I can’t wait to hear the cries of what are we going to do now from the strip miners. Our big SUV and truck and four-wheeler. How will we pay for them? Why just go ask Mr. Blankenship for a job or a loan. I am sure he will gladly open his bank account for you.

    Way to go Obama. You are finally keeping your word. Go EPA for the WVEPA is not going to do anything. They are under Mr. Manchin’s thumb and would not dare to do anything without his approval.

    Thanks Ken for keeping us informed. Keep up the good work.

  11. Shane says:

    Until all of you pull the meter off the side of your house you need to thanks Blankenship for his efforts. I think all the coal fired Power Plants should shut down for a day every month to remind everyone were all the power comes from these Servers are useing. We need to protest the power use of all these book shops, with their coffee shops and servers. Servers alone in America use 18% of our power and cell phones another 14% towers,charging, and not to mention battery polution. But no one wants to give these up to save the mountains.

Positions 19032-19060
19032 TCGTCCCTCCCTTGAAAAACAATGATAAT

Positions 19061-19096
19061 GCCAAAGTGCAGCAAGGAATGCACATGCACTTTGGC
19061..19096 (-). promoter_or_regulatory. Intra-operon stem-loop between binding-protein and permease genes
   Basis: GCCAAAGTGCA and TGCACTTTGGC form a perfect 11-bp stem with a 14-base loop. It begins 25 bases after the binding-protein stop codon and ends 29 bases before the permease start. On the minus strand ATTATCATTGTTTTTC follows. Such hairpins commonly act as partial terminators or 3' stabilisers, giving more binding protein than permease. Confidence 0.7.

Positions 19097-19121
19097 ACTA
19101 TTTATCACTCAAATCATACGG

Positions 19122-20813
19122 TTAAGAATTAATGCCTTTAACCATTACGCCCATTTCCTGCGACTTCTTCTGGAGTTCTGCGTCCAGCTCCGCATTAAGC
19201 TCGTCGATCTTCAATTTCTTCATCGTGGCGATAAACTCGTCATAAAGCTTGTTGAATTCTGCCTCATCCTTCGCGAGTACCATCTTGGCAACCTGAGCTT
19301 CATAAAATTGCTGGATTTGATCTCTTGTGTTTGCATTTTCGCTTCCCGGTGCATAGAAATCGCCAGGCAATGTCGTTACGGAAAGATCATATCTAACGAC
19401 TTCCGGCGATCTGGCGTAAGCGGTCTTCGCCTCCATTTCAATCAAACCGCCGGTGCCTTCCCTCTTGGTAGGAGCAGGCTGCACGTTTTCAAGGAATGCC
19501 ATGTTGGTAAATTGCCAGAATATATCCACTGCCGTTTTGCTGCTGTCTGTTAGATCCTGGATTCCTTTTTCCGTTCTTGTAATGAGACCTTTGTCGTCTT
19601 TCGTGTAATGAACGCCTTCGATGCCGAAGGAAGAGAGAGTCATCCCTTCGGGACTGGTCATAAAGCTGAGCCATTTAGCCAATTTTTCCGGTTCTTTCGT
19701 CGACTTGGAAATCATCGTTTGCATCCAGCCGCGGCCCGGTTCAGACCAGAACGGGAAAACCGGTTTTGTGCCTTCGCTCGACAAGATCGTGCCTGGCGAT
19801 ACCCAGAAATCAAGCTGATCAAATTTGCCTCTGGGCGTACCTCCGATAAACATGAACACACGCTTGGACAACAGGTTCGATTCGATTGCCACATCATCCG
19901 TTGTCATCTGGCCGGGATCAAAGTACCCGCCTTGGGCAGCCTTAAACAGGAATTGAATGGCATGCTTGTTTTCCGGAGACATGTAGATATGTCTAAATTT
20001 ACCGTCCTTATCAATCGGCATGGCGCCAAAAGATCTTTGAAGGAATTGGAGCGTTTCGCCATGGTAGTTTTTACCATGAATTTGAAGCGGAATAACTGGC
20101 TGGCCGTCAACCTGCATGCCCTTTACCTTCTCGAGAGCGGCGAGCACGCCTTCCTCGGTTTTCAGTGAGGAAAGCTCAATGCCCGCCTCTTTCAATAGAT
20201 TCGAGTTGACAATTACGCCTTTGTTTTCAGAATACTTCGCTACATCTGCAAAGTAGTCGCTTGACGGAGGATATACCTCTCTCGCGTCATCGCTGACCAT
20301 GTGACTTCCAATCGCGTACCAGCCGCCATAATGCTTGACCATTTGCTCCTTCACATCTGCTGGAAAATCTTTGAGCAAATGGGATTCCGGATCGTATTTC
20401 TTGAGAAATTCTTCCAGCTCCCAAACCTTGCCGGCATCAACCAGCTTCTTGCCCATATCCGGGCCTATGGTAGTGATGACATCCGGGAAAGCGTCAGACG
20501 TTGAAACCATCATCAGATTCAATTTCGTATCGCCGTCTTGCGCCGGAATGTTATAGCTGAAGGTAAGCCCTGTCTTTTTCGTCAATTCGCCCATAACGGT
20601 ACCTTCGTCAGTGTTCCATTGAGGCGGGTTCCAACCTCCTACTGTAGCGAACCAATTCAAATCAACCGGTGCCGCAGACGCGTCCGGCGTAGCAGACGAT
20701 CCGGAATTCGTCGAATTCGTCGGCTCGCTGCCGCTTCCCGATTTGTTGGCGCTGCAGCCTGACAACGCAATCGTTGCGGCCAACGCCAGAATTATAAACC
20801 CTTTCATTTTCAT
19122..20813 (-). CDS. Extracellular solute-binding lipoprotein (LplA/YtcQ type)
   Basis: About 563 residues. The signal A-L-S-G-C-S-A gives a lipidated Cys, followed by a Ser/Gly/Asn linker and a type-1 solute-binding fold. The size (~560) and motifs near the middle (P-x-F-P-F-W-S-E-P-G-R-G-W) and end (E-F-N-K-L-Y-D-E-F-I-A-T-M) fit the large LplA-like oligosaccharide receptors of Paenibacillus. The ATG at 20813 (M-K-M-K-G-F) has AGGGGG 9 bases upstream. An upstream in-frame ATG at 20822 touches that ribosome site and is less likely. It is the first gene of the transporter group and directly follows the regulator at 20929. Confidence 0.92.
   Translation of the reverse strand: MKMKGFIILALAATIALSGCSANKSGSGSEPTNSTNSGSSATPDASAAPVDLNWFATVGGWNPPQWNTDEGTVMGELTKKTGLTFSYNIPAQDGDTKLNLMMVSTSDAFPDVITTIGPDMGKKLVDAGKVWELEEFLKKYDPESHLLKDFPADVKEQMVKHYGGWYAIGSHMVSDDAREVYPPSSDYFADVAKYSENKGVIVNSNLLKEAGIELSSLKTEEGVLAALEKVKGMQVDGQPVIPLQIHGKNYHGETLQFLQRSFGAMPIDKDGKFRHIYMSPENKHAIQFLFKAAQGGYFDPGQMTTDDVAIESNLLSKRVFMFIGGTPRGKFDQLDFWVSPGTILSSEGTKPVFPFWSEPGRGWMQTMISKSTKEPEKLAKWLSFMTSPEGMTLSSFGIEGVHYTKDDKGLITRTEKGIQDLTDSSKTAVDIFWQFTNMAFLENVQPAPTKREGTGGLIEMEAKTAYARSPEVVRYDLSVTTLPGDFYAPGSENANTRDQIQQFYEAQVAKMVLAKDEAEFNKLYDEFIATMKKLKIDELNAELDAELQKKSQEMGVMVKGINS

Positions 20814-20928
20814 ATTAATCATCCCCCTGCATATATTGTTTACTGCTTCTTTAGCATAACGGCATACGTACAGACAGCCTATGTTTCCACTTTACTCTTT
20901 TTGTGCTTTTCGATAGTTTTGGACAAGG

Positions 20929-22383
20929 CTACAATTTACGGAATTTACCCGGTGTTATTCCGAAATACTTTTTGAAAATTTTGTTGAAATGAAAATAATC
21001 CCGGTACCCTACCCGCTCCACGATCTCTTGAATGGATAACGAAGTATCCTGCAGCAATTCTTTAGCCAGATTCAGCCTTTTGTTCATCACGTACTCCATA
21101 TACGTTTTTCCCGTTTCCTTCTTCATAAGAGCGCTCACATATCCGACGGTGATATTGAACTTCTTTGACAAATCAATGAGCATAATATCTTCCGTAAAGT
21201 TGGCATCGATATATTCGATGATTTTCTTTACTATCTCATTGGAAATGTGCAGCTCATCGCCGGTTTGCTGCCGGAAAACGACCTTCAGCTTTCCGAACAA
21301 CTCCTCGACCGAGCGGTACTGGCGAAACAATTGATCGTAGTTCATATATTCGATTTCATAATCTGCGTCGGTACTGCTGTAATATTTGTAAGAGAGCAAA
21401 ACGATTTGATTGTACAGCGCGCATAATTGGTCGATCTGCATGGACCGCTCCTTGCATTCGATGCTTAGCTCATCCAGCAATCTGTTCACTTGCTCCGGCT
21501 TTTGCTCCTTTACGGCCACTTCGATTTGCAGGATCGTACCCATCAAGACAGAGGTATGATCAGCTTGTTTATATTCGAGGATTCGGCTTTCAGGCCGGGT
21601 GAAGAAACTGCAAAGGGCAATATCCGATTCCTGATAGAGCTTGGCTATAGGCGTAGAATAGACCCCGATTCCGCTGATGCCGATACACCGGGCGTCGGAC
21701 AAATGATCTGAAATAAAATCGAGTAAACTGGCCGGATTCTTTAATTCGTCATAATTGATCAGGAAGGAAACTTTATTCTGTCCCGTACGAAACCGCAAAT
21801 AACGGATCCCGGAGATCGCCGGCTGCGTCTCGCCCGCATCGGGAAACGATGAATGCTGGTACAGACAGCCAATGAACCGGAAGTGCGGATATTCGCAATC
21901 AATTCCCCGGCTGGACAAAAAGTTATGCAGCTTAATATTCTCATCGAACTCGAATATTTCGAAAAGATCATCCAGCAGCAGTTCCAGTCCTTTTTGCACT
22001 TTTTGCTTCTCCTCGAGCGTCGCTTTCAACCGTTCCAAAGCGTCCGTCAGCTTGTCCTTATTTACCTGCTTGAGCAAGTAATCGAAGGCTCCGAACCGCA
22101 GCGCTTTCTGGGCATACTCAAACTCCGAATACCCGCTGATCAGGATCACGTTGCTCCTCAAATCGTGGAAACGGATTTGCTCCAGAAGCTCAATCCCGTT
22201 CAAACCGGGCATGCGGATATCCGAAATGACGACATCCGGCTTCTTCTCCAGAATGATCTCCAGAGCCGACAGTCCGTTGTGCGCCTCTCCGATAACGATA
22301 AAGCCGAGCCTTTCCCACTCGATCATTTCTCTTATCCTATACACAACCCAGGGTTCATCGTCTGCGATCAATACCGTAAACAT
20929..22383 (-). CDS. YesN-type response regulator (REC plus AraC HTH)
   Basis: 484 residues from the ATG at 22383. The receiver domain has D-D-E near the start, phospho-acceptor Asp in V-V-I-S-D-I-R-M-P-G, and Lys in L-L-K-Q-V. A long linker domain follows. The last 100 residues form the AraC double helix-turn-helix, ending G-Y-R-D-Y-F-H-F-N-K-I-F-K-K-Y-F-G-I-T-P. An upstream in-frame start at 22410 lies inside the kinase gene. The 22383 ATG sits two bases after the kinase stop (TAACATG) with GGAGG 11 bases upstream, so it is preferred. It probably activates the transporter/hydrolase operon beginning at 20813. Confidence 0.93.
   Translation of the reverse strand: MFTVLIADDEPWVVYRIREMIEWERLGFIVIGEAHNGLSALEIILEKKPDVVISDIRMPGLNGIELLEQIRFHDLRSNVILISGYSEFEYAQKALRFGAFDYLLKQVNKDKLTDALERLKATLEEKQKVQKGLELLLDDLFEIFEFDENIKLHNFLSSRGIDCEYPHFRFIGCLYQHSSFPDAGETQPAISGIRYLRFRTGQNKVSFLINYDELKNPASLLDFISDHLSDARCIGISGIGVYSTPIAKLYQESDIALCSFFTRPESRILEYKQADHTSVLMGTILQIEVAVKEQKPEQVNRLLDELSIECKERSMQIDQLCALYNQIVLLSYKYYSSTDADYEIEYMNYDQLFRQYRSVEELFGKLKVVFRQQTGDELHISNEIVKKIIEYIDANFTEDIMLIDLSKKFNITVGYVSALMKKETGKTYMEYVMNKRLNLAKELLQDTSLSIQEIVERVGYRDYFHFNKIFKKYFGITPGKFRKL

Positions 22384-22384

You cant have it both ways

  12. JB says:

    Shane, you are mistaken in your assessment in that we as West Virginians can have it both ways as long as there is a willingness on the part of government and the private sector to play a role in the creation with incentives of new green jobs. The future of West Virginia’s economy is dependent upon new innovative ideas that spur green development in ways that will sustain us for the next fifty years. We have the will, we have the people, now it’s up the governor, the legislature, and the regulatory agencies to help us make the transition. It can be accomplished with or without the coal industry, that’s a decision they alone have to make.

  13. Mary Lee Scalf says:

    Thank God the EPA is finally doing its job. Thank God for a president with a brain and the guts to use it . Thank God he has concern for our people, our mountains and the enviroment.

  14. scott 14 says:

    Fecal bacteria coming from valley fills. That a new one to me.

  15. Casey says: